French authorities have said they will seek European Union legal action against the UK over a months-long fishing dispute.
The decision was announced after a meeting between President Emmanuel Macron and a delegation of fishermen at the Elysee presidential palace in Paris.
European affairs minister Clement Beaune said France will ask for a meeting of the EU-UK partnership council, a political body meant to handle post-Brexit issues.
“We will also ask, in the coming days, the European Commission to initiate judicial proceedings for licences we are entitled to get,” he told reporters after the meeting.
The UK licences are at the centre of the dispute following Britain’s split with the EU last year.
Before Brexit, French fishermen could fish deep inside British waters. Now they need a special licence from the British government or the self-governing British Crown dependencies of Jersey and Guernsey to fish in certain areas.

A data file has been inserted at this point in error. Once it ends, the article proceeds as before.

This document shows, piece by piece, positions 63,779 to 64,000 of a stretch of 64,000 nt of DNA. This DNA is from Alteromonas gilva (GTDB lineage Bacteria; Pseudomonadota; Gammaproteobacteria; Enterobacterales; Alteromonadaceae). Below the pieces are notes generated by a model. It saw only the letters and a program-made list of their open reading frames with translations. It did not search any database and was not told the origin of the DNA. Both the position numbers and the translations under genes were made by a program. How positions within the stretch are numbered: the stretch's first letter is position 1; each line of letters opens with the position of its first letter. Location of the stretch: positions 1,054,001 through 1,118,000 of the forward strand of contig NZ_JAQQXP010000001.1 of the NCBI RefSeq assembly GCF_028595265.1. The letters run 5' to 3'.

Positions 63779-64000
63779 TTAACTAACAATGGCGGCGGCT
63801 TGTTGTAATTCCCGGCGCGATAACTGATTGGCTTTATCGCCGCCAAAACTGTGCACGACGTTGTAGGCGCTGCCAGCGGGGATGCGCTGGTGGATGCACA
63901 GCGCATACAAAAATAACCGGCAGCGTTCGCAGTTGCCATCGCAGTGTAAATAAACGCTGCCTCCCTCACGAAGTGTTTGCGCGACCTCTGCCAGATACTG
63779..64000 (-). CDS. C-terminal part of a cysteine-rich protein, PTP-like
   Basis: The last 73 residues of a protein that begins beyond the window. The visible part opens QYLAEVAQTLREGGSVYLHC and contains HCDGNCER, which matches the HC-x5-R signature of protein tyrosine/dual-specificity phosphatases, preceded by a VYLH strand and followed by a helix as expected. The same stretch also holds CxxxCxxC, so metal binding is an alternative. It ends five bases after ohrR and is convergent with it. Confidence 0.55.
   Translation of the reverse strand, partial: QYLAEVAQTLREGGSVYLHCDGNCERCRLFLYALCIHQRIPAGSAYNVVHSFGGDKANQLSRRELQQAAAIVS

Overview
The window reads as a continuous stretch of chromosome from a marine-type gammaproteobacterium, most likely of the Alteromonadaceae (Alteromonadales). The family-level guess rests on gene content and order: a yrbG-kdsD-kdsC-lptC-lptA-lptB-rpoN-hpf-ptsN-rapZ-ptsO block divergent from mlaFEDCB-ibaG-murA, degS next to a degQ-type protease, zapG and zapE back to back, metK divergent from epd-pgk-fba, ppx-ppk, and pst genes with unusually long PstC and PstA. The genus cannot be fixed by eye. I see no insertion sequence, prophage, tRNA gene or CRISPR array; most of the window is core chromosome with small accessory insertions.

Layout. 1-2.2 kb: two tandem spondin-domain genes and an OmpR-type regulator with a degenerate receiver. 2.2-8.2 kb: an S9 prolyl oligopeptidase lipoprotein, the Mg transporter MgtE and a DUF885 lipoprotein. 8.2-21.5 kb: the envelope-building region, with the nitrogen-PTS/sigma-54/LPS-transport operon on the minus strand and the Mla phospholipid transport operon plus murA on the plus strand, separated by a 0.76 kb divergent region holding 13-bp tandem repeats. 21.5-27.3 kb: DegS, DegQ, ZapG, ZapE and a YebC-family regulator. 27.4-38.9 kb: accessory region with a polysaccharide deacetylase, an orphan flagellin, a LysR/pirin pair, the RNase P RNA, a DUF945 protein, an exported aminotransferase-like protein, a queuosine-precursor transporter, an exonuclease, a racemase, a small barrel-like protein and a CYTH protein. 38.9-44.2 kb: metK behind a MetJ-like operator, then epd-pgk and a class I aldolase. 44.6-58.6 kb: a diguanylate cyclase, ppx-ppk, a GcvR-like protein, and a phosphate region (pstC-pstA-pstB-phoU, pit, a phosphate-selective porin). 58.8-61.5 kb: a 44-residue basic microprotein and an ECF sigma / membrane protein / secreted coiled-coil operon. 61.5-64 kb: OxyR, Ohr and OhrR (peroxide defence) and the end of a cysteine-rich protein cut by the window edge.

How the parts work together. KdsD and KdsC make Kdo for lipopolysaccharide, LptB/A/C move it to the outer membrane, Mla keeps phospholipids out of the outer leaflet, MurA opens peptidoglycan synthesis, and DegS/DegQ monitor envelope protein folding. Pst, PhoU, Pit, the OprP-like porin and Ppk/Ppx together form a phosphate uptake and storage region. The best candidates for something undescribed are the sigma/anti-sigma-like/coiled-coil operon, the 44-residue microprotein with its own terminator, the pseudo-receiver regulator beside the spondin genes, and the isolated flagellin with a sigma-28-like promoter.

France has obtained 93% of the licences it requested, Mr Beaune said, but it still wants 73 more.
The fishing industry is economically tiny but symbolically important for both countries.
Olivier Le Nezet, head of the fishermen’s committee in the Brittany region, said “(Macron) made it very clear; the fight continues, it will end only when we will get the licences.”
The president “won’t stop negotiating”, Mr Le Nezet added.
French minister of the sea Annick Girardin said participants at the meeting also discussed economic support for fishermen whose licences will not be approved.